Contemporary far-right movements are reacting to the global surge in interest in feminist ideas: the Left, antifascists and feminists must respond.

On the one hand, there are far-right movements which seek to attack feminism. They blame feminist ideas for eroding masculinity and marginalising men, which, in their view, renders society incapable of defending itself from outside ‘threats’, particularly migrants and the ‘islamifacation of the West’. ‘Alt-right’ personalities like Milo Yiannopoulos have made careers spouting both racism and misogyny; terms like ‘cuck’ or ‘cuckold’ have resurfaced; and in the run-up to the recent vote to legalise abortion in Argentina, pro-choice campaigners have been attacked by visibly fascist men. The ‘incel’ subculture which declares men are entitled to sex from women, has carried out attacks and become linked to conventional racist, far-right groups.

On the other, we have far-right groups that appear use feminist narratives and side with the victims of sexual abuse, but in reality are only exploiting victims to further their ethno-nationalist agendas. In the UK, racist groups have mobilised against ‘grooming-gangs’ in towns like Rotherham and Telford, to portray black and Asian men as inherently more prone to committing acts of violence. On the continent, groups like ‘120db’ have campaigned against ‘imported sexual violence’, again racialising abuse by men and letting patriarchy off the hook. An ecology of far-right organisations has formed across the UK and continental Europe, cross-pollinating and supporting each other in a quest to weaponise the abuse of children and women, calling for tougher border controls.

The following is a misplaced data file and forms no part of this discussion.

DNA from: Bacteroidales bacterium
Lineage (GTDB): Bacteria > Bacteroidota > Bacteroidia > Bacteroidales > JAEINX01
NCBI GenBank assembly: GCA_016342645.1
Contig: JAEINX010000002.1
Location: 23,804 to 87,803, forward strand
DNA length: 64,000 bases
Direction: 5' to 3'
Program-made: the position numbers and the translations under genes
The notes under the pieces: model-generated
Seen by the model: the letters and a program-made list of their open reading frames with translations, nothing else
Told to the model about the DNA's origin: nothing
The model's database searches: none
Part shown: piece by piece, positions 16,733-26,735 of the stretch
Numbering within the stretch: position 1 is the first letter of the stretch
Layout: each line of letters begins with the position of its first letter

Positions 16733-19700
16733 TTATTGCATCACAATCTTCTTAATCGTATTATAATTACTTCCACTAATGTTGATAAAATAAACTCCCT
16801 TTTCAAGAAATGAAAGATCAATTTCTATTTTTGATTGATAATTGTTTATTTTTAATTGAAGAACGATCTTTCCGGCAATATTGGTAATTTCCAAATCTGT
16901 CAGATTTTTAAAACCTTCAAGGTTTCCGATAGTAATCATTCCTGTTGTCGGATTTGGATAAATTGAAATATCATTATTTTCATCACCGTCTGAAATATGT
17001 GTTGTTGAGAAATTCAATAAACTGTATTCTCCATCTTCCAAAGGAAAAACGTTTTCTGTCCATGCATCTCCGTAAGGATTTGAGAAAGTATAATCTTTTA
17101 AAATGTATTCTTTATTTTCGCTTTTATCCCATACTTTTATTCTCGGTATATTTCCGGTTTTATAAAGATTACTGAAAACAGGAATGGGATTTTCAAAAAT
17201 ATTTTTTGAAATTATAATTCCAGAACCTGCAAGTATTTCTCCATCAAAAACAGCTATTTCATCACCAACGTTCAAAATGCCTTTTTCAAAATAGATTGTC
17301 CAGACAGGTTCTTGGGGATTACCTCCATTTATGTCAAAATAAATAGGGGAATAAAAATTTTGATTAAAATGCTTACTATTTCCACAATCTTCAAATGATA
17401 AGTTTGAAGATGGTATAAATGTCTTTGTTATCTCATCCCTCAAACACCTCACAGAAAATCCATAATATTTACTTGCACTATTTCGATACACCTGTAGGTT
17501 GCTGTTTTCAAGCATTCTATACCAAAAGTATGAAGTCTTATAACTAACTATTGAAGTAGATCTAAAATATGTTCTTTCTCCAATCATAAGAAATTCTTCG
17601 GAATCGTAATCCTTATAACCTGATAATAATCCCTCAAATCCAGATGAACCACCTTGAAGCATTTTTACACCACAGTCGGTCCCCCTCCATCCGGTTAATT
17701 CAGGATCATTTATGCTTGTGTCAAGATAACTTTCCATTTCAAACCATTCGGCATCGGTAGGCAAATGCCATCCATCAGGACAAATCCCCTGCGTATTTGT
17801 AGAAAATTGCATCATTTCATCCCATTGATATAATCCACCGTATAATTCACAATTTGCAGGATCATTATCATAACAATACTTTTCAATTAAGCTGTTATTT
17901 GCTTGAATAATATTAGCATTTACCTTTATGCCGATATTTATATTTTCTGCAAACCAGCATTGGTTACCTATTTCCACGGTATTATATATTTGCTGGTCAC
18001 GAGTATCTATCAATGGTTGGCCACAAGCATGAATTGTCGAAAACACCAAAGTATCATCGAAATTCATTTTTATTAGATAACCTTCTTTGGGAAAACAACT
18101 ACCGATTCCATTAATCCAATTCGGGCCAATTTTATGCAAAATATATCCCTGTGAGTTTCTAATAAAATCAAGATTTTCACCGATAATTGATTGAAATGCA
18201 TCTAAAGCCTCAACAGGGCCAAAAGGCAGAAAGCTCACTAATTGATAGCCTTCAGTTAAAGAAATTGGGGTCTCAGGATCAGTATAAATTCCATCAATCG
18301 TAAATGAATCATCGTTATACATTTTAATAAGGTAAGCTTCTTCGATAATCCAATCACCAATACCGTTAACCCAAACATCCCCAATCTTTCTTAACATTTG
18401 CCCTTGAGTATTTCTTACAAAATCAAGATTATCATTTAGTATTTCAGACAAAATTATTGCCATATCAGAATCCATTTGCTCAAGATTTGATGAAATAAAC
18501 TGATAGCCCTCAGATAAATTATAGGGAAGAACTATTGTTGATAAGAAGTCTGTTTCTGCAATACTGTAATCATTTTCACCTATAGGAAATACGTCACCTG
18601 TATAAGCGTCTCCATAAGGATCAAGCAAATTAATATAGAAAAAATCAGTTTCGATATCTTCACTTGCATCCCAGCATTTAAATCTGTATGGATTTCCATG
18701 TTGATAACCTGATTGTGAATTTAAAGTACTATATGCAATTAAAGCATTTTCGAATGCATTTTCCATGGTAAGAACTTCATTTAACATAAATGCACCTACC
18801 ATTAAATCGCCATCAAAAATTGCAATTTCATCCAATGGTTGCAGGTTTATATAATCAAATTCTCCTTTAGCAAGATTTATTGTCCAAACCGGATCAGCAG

Despite the sudden intensity of the far-right’s focus on feminism and gendered violence, none of this is new. Patriarchal and sexist values have always been intertwined with racism at the core of far-right ideologies. Women are seen by classical fascists as homemakers: mothers and spouses whose job it is to reproduce the white race, within the heteronormative family unit, under the protection and control of men.

This session investigates all of the above, and aims to make the case that antifascism needs to be explicitly feminist: in support of victims of abuse; against racism and sexual violence. We need a new, feminist-led antifascism, and with the inspiration of the Kurdish women’s revolution in our minds, now is the time. The workshop will be led by antifascist comrades from RS21 (Manchester). After the presentations, there will be time for a discussion.